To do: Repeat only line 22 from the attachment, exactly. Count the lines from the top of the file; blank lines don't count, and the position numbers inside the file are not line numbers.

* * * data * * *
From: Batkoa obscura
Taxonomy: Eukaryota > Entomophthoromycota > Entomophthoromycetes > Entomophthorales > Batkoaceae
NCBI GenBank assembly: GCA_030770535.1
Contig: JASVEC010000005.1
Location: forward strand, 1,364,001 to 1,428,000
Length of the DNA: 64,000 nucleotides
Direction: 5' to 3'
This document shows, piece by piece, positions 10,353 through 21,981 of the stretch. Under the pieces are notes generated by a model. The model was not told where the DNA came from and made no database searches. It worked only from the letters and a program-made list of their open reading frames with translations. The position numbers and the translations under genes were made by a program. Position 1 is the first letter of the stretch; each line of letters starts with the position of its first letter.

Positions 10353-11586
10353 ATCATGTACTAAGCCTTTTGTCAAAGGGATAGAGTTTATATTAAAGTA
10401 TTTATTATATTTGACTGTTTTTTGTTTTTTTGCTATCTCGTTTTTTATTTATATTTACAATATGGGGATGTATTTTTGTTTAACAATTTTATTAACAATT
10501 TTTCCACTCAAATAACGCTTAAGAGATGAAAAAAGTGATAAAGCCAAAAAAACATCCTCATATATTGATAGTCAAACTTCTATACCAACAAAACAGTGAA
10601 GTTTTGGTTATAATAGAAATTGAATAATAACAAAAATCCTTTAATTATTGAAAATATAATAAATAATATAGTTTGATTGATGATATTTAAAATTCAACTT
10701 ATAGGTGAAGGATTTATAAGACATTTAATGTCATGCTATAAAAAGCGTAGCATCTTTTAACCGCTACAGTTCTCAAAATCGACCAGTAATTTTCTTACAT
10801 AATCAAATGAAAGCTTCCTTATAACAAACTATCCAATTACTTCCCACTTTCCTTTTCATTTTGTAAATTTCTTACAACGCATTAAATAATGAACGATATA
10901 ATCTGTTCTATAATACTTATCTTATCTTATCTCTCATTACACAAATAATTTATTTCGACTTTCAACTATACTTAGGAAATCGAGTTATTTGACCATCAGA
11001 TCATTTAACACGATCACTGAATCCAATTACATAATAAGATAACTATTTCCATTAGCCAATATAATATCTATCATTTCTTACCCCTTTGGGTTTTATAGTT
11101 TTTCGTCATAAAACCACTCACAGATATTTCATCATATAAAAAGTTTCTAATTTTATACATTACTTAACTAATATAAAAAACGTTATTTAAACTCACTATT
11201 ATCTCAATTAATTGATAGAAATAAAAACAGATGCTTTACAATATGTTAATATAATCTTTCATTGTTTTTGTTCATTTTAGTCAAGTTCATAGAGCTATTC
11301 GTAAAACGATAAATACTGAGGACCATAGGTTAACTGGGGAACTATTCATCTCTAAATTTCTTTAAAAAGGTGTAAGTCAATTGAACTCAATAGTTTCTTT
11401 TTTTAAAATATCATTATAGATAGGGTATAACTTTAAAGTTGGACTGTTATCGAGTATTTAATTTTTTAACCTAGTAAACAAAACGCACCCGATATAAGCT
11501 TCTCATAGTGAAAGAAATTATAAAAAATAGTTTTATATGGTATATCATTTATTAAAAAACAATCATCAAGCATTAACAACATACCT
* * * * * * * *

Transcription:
11501 TCTCATAGTGAAAGAAATTATAAAAAATAGTTTTATATGGTATATCATTTATTAAAAAACAATCATCAAGCATTAACAACATACCT